Indianapolis will get a chance to showcase its cultural amenities to a national audience later this year when it hosts more than 800 humanities leaders, scholars and advocates for the National Humanities Conference.

The event, set to run from Oct. 25-29, will welcome representatives from universities, humanities councils, cultural institutions and community-based organizations from across the country, marking the profession’s largest gathering of the year, Indiana Humanities announced Monday.

The conference—originally planned for 2020, but moved because of the pandemic—will include opportunities for local writers, musicians, philosophers and others to connect with industry professionals. It will celebrate work across several fields, including history, literature, philosophy, culture, religious studies and archaeology, with a focus on promoting deeper conversations that highlight human relationships.

The conference will be based at the Indianapolis Marriot Downtown, 350 W. Maryland St., with many of its events taking place at off-site locations.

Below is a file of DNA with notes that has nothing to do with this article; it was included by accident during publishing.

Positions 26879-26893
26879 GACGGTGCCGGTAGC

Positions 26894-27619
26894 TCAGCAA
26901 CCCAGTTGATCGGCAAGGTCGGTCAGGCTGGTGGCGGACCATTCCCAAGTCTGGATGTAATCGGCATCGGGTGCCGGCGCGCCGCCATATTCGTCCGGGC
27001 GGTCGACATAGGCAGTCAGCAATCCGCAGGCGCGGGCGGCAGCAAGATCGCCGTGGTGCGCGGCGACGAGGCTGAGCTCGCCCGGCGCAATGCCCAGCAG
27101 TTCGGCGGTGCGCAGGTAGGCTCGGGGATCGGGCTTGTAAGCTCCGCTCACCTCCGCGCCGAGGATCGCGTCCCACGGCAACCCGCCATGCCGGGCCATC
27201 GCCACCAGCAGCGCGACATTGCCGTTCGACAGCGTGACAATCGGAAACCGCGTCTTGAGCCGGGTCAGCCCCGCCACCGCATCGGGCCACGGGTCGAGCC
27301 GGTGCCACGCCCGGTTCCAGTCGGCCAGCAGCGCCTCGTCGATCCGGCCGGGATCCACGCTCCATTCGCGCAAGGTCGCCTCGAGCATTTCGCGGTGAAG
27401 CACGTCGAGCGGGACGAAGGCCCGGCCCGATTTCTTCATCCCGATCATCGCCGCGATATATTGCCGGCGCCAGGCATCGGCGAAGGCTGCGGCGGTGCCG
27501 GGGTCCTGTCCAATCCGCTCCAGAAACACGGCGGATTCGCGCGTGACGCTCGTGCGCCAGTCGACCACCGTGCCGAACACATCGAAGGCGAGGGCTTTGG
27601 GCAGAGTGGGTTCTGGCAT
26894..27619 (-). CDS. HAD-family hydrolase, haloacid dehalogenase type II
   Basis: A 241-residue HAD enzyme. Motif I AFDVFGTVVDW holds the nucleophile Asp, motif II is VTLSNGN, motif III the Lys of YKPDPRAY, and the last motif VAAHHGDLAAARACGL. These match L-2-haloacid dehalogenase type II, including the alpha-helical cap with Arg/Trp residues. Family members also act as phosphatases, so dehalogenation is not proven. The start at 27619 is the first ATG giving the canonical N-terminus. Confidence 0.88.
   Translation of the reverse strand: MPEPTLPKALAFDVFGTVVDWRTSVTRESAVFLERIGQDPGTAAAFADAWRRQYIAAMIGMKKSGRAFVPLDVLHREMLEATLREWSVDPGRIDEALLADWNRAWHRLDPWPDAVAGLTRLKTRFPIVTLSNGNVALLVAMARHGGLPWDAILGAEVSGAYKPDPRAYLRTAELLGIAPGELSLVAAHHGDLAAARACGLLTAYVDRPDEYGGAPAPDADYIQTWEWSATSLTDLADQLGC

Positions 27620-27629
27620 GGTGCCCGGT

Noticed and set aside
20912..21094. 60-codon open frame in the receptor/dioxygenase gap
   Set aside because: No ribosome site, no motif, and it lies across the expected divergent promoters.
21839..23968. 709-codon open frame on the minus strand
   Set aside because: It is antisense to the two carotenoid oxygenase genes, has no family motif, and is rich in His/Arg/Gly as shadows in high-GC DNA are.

“Indianapolis has made a name for itself as a host that makes visits memorable, and we’re eager to share that hospitality with humanities leaders from across the country,” Chris Gahl, executive vice president at Visit Indy and board chair of Indiana Humanities, said in written remarks. “In addition, moving this nationally attended conference from 2020 to 2023 is a pandemic win, as not all conferences rescheduled Indianapolis as a host city.”

The conference took place last year in Los Angeles.

The event presents “a unique opportunity to showcase our statewide work,” Keira Amstutz, president and CEO of Indiana Humanities, said in a statement. “We plan for attendees to experience Indiana as a state where cultural and literary activity thrives and where Hoosiers are doing thoughtful, innovative work.”

The conference is a partnership between Indiana Humanities and two Washington, D.C.-based entities, the Federation of State Humanities Councils and the National Humanities Alliance. The event coincides with Indiana Humanities’ 50th anniversary.

Registration is expected to open this summer, along with an application for a grants to subsidize attendance and travel for those who might not be able to attend the event otherwise.

Gahl said the projected economic impact of the event has not yet been determined.

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